1. It’s a subjective measure. Who is to say which weighting is best? The conservative has an equal weighting across sectors, or a higher weighting in old industries that pay dividends like telecom and utilities. The more aggressive investor overweights higher growth and higher beta.

      I don’t think one answer fits all.

  6. Kristin Wong

    Personal Capital is one of those things that make me thankful the Internets was invented. The investment checkup tool has definitely helped keep me balanced. It’ll be fun to play with the new stock concentration thingee. Enjoyed the write up, Sam!

    1. No prob Kristin!

      I think people who show an interest in their investments have a much greater chance of accumulating great wealth than those who don’t pay attention.

      It’s crazy how the Internet has provided so much free stuff and access that was once reserved only for the wealthy.

      Let’s this Internet thing lasts!

  7. The First Million is the Hardest

    Cool new features, I’ll have to spend some time playing around with that today.

    If you want to pass along some feedback – For whatever reason PC doesn’t recognize the funds in my 401k and lumps them all as “unclassified”. The ability to manually assign them when that happens would be great to have.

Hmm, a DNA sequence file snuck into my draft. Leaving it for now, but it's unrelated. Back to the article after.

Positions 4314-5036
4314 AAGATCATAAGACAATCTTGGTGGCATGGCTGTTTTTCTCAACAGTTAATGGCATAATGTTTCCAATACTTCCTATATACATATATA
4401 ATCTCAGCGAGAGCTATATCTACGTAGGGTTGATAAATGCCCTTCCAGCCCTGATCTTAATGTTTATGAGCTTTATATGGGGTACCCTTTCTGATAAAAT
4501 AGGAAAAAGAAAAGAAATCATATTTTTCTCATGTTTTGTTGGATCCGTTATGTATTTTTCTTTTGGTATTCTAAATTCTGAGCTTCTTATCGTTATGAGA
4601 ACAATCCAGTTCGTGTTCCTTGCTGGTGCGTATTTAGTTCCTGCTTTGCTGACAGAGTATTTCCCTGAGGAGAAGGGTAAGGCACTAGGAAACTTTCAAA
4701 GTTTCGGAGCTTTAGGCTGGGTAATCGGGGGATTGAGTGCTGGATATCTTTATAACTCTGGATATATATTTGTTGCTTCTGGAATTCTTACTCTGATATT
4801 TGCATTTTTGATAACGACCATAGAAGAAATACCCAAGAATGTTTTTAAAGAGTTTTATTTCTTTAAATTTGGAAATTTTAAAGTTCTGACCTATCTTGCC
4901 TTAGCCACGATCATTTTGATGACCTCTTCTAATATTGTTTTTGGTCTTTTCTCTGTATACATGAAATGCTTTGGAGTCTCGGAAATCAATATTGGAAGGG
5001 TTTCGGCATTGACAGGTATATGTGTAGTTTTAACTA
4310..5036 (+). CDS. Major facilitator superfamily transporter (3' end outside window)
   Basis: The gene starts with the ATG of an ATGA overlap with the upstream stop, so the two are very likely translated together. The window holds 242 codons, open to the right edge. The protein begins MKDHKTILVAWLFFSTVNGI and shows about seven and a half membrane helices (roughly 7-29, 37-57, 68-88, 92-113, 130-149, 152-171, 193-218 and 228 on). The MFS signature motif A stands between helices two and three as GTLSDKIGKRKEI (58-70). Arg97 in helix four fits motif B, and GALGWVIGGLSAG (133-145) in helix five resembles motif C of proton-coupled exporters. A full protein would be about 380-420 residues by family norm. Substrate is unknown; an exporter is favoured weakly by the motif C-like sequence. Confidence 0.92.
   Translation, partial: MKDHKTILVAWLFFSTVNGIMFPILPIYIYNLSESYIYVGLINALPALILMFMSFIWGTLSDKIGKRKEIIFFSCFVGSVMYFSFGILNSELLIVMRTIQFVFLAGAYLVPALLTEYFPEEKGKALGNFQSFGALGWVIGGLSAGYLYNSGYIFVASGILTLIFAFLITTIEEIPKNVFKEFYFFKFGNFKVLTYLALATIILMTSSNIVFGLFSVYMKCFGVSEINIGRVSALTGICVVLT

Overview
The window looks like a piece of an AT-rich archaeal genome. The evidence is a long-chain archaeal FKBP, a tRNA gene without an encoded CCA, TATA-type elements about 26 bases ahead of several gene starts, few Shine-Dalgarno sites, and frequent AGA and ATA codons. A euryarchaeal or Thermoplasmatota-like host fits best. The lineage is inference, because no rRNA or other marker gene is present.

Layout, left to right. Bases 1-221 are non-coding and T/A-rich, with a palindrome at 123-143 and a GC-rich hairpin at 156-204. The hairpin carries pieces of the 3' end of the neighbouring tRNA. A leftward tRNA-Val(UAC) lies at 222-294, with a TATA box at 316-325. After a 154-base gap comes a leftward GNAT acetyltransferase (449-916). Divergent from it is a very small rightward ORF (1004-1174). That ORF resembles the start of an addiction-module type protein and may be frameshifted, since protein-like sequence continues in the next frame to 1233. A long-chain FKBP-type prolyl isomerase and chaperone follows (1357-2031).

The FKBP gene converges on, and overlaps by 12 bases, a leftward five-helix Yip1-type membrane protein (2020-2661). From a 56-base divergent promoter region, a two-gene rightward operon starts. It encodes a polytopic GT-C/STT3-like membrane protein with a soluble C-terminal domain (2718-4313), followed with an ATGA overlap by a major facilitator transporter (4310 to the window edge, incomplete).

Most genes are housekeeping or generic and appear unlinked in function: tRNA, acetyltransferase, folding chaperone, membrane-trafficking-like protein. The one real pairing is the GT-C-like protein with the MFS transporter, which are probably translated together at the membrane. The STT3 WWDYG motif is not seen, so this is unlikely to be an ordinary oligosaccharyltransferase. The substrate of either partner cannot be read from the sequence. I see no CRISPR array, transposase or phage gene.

1. The First Million is the Hardest

        The plan is through Hewitt. I’ll have to take a look and see who the funds it doesn’t recognize are from.

    1. I think it starts flashing WARNING, WARNING any time someone has more than 70% of one asset as part of their net worth, proceeded by pictures and videos of abject poverty during previous collapses. Beta mode.

      Everybody is a genius in a bull market!

  8. Out of curiosity, do you have any particular funds (vanguard, if possible) you would recommend to diversify toward international exposure? I was looking at VFSVX , VWIGX and VTRIX. Eventually when I have a little more money I would also like to diversify a bit more into some of vanguard’s REITs.

    1. Those are good looking funds. Is probably just concentrate on domestic exposure and getting that right first if you are still building a sizeable but. The is that one should have a better grasp of what’s going on domestically more than overseas.

    2. mysticaltyger

      I personally don’t think Vanguard’s international funds are all that great. They’re certainly not bad, but I think you could do better. Take a look at Dodge & Cox International Stock or Dodge & Cox Global Stock. Not quite as cheap as Vanguard, but still low expenses and better performance. Expense ratios for those two no-load funds are around .65%.

  9. Thanks for the update and tutorial Sam! Very helpful for a user like me who likes to take a look at her portfolio every week. I’m kind of addicted to checking :)

    I didn’t notice the Stocks tab option before. Very neat Personal Capital quickly analyzes the portfolio for anything that sticks out.

    1Q was pretty good.. up about 2.3%. I’m bracing for a correction! What are your thoughts on the latest markets?